How temporary governments formed through negotiated settlements between opponents with the intent to end or forestall conflict end up dissolving is the topic of a new study from the La Follette School of Public Affairs.
The report analyzes the factors that contribute to or inhibit peaceful dissolution of these governments of national unity. "Formed by opposing groups or elite actors by codifying power-sharing provisions in a settlement that ends or forestall violence, governments of national unity can unify past aggressors in a common vision for the future and usher in a new era of peace and stability," says Allison Sambo, one of the authors.
Sambo is one of seven graduate students who produced the report for the U.S. Government Office of South Asia Analysis as part of La Follette School's Workshop in International Public Affairs taught by Melanie Manion. The other students are Dylan Blake, Olivia Butler, Ryan Dunk, Michelle Duren, Katie Jenkins and Joel Lashmore.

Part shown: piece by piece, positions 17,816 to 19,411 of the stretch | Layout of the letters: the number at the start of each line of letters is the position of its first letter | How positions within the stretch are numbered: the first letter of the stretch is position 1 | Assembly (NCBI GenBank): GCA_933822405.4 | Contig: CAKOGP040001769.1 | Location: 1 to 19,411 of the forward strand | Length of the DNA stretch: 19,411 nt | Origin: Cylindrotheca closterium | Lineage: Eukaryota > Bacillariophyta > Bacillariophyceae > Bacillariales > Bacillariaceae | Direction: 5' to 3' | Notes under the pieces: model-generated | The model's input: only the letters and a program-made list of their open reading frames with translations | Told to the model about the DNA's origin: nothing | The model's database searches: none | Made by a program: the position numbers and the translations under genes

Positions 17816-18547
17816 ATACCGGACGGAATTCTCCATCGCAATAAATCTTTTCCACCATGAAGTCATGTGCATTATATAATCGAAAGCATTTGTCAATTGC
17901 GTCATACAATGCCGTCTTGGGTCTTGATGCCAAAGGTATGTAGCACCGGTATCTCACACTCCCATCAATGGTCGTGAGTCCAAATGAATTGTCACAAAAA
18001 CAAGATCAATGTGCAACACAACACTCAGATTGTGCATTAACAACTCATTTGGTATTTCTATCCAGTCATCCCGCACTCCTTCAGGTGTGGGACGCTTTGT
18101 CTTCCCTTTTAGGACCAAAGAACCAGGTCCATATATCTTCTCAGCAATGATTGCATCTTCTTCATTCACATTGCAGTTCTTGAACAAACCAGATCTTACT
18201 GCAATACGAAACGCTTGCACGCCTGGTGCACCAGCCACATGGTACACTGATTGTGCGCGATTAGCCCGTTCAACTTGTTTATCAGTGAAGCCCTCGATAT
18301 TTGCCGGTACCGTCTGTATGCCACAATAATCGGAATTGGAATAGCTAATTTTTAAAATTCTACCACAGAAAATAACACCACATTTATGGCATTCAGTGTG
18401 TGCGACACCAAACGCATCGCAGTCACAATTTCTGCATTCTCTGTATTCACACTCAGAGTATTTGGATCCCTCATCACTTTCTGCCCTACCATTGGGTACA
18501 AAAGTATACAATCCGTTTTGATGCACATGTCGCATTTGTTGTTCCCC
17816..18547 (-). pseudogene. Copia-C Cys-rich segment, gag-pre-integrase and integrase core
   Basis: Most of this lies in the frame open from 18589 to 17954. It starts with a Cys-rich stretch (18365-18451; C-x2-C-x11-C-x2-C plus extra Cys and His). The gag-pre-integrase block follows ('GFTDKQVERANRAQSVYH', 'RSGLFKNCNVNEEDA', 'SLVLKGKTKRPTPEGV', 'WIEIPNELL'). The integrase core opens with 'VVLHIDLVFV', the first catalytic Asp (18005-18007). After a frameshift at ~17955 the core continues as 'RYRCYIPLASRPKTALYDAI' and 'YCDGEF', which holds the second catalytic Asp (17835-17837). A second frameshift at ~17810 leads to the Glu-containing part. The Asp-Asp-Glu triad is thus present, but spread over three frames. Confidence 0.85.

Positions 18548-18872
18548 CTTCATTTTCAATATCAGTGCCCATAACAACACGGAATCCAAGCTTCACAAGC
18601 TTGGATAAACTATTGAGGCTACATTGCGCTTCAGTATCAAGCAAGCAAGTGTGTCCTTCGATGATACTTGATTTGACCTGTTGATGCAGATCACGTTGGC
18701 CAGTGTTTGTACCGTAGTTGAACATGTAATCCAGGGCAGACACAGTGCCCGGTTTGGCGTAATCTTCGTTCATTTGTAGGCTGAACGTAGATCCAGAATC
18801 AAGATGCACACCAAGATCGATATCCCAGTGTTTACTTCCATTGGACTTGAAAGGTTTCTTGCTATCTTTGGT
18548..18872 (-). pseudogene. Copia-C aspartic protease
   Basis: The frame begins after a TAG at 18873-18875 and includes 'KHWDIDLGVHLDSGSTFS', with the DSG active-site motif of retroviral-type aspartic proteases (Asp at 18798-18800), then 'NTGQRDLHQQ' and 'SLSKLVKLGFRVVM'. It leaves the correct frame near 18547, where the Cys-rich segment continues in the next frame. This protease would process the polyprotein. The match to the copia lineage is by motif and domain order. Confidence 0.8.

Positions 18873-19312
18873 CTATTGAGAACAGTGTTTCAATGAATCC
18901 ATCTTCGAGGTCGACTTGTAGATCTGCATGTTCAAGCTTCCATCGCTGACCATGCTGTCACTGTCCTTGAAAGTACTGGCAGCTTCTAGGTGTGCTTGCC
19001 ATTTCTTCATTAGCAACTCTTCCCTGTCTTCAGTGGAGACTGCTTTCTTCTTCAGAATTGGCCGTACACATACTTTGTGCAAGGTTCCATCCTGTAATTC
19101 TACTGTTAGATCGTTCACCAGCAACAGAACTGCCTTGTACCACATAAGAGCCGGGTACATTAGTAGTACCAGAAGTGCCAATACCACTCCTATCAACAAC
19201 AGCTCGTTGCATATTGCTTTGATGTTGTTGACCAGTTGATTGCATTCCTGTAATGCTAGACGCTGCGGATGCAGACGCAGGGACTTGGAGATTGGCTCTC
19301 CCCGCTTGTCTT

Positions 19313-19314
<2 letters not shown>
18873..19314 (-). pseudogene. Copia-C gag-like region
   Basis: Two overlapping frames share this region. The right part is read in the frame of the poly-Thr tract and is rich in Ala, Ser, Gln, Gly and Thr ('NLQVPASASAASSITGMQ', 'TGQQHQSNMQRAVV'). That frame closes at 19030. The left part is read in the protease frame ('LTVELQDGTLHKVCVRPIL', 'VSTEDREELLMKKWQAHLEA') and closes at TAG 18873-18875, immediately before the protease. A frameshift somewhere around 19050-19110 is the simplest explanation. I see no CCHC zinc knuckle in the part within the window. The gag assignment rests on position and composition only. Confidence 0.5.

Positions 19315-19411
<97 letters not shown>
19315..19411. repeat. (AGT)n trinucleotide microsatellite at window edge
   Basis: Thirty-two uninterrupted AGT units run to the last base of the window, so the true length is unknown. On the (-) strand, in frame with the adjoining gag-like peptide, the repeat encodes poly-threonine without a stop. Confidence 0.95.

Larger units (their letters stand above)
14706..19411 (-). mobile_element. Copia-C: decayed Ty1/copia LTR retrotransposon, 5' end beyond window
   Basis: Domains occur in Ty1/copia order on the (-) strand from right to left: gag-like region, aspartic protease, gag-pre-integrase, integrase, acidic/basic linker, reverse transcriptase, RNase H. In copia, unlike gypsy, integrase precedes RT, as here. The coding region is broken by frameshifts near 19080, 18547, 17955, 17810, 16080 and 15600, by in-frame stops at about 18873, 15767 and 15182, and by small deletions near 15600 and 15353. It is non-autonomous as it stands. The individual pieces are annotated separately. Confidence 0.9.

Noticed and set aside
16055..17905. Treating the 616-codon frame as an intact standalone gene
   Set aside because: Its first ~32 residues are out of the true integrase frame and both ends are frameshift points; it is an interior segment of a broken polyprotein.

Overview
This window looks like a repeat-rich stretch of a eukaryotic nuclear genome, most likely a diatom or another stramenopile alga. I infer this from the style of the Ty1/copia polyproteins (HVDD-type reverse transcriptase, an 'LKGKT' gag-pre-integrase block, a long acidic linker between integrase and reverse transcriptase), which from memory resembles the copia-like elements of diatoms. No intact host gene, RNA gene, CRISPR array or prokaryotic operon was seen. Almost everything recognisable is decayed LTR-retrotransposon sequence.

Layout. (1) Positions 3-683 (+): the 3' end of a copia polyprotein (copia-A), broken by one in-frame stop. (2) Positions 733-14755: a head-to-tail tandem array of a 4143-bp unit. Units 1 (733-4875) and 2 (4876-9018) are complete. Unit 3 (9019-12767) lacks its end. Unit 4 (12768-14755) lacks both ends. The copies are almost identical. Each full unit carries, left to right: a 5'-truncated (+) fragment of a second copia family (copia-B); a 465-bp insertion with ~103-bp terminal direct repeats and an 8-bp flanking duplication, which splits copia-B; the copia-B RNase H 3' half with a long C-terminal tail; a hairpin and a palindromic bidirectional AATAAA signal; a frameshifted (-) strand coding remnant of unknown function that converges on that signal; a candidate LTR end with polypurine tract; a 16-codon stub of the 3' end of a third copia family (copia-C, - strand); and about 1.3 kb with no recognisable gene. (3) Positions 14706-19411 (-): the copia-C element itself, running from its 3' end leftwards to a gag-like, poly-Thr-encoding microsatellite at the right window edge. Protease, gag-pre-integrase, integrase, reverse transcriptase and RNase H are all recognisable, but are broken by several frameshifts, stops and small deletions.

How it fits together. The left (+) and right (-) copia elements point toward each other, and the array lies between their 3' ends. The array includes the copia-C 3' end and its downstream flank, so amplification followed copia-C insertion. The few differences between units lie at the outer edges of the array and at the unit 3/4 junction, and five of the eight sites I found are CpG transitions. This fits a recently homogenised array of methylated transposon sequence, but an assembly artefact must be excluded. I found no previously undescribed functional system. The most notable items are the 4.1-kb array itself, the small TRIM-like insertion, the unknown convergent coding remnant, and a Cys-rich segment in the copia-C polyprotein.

"We found that the type of conflict preceding the formation of a government of national unity, the level of fractionalization in the country, the levels of economic growth, and the institutional strength of a GNU significantly influence the type of dissolution," Sambo says. A GNU emerging from a conflict that ended in a decisive victory was less likely to dissolve with conflict. Economic growth increased the likelihood a GNU would dissolve without conflict. Finally, our measure of institutional strength—rule of law—had a large and positive effect on peaceful dissolution."
"Our findings suggest the U.S. government can play an important role in promoting stability through GNUs," Sambo adds. "Regional and international actors have been vital to bringing parties together in negotiations, facilitating the formation of power-sharing agreements, and supporting the responsibilities of GNUs."